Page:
Child safety in cars – Literature reviewBooster Seats – Dr. E.R. Segedin April 2006

SafetyBeltSafe Technical Information (Scroll down to the section on Rear-facing vs. forward-facing)

Safety For the Growing Child – Experiences From Swedish Accident Data

Danger with children – The researchers’ facts about children and car security (Swedish)

How Long Should Babies Ride Facing the Back of the Car?

Why Rear-Facing is Safest

Rear-Facing – Unmatched Safety


  1. Julie · November 28, 2014

    What happens if one gets rear-ended from behind? Then rear-facing is dangerous.

    • journeytocrunchville · November 29, 2014

      Actually, it is still safer in a rear-ended accident.

      “Rear end crashes only make up 5% of the total amount of car accidents, and usually occur at far lower speeds than frontal ones. 75% of all crashes are frontal and the remaining 20% are side impacts. You obviously need to use a seat that will protect your child in the most common types of collisions, which are frontal and side impacts. But even in a rear end collision a child is usually better off in a rear facing car seat. In a rear end collision both vehicles are moving in the same direction, which throws the car that is hit from behind, forward. This means that the forces of the crash are far lower than they are in a frontal impact where the vehicle comes to a sudden halt. In a rear facing seat, the child’s vulnerable head is positioned towards the centre of the vehicle, away from the point of impact. So rear facing is safer in all types of crashes, the only time rear facing would have the same effect as forward facing, would be if you were to reverse into something at high speed, and that is extremely unlikely.”

  2. · July 8, 2014

    in 1 oz

  3. Michele · March 12, 2008

    Just wanted to thank you for the info!! I forward it to people with carseat questions all the time!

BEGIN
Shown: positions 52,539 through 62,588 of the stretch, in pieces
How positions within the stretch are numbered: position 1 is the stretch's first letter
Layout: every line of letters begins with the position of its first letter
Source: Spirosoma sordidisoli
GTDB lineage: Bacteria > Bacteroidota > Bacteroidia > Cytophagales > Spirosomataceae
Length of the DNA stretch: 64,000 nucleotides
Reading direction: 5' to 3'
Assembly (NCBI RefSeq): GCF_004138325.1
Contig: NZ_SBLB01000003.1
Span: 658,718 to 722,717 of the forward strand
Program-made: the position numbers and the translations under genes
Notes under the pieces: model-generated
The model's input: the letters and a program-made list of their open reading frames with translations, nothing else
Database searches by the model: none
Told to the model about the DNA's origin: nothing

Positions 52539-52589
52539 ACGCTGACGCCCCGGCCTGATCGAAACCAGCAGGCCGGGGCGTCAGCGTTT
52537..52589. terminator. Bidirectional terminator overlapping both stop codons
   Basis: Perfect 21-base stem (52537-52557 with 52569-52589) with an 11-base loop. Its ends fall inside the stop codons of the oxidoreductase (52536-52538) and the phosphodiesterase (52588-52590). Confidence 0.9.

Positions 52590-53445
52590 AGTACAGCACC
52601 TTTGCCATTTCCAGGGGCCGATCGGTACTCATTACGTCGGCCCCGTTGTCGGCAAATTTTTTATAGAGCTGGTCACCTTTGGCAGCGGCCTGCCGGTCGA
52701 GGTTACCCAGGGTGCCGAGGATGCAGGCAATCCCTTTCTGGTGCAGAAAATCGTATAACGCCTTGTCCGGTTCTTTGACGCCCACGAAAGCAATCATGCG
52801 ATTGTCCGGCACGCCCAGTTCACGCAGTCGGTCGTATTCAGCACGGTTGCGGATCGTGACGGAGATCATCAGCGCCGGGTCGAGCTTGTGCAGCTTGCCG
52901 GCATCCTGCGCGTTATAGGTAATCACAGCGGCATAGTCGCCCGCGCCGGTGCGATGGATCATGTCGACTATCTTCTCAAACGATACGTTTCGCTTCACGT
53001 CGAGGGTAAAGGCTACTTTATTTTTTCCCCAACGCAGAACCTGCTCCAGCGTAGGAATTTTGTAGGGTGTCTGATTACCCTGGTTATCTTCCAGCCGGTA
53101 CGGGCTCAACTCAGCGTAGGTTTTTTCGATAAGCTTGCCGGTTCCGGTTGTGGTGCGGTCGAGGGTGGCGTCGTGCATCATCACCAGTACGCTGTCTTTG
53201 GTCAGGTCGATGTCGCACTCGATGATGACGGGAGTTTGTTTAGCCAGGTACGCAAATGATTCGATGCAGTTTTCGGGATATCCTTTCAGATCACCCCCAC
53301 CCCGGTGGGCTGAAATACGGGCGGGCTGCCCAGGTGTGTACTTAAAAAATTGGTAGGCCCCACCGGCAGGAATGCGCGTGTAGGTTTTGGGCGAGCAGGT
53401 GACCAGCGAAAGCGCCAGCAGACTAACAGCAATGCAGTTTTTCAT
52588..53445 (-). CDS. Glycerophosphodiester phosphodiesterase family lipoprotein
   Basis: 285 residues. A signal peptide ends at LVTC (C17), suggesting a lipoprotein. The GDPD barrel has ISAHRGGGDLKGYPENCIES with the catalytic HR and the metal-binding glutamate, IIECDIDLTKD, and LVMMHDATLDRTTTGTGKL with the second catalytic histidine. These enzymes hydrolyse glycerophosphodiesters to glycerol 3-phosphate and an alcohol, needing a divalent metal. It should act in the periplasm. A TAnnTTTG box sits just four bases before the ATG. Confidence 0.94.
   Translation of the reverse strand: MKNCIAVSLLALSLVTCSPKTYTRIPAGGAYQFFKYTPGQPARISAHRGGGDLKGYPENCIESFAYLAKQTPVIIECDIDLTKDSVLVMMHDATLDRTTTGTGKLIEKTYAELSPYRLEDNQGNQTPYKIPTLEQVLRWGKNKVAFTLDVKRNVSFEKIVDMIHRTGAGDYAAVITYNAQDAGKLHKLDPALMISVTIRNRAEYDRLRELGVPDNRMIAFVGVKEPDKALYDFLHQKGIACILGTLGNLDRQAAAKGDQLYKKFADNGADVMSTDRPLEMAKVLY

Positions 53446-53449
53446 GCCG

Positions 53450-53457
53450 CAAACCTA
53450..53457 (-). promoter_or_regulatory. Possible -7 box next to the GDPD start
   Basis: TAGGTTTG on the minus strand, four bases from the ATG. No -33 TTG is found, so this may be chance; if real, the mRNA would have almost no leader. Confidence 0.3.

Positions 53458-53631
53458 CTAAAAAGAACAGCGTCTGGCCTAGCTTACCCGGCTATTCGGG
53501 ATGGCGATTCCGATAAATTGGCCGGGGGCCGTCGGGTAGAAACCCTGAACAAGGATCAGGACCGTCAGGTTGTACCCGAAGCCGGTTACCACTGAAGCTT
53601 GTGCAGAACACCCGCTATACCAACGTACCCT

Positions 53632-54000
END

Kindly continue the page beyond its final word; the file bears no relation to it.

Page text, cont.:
4. Joanne · February 21, 2008

    Hi…I am a child safety fanatic :) My 3 year old is still RF. I loved your site. I would like permission to pass it on if thats OK. I have been trying to promote extended rear facing, however I find that theres too much info in too many places and people get sick of looking for it. Your site has everything in one place and is put together really well. I hope you will allow me to pass it on :) Thanks!

  5. Heather · December 12, 2007

    Actually, the child’s spine can “snap in half” when facing *forward* if their neck and spine isn’t formed enough to handle crash forces. It’s called internal decapitation, and kids almost always die instantly from it.

    A rear-facing child is in a better position to ride down crash forces without the potential for internal decapitation. I’ve worked in child passenger safety for several years, and I have never heard of a child receiving midsection injuries from being rear-facing.

  6. journeytocrunchville · December 10, 2007

    I would like to hope that you actually read some of the research and studies behind this article instead of just looking at the pictures. I agree the pictures look a little counter-intuitive. Dig deeper and actually read the research and watch the videos and you’ll see why so many car-seat-safety technicians and doctors and people around the world are pushing for us to rear face our children longer.

  7. Joannie · December 10, 2007

    I cannot see how a rear-facing child with legs longer than the seat could be a good thing. It appears that the child would ‘snap’ in half (pardon the pun) leaving serious mid-section injuries.

    This can’t be good….

  8. Kelly · September 6, 2007

    Thanks for all the safety information. I just wanted to let you know that we have had a HORRIBLE experience with Recaro. My 2.5 yo son outgrew his Marathon so we moved to a seat we hoped would carry him through for a long time. Well, the padding on the head rest came off a couple of months after we got it to which the company responded “just hot glue it back on, that’s all we do” and now one of the hooks to attach it to the car has broken. All within 6 months of purchase. I’ve gotten berated, ignored, and told it was my problem that I had a broken seat. So, while they may be the safest around I would recommend staying away from the company.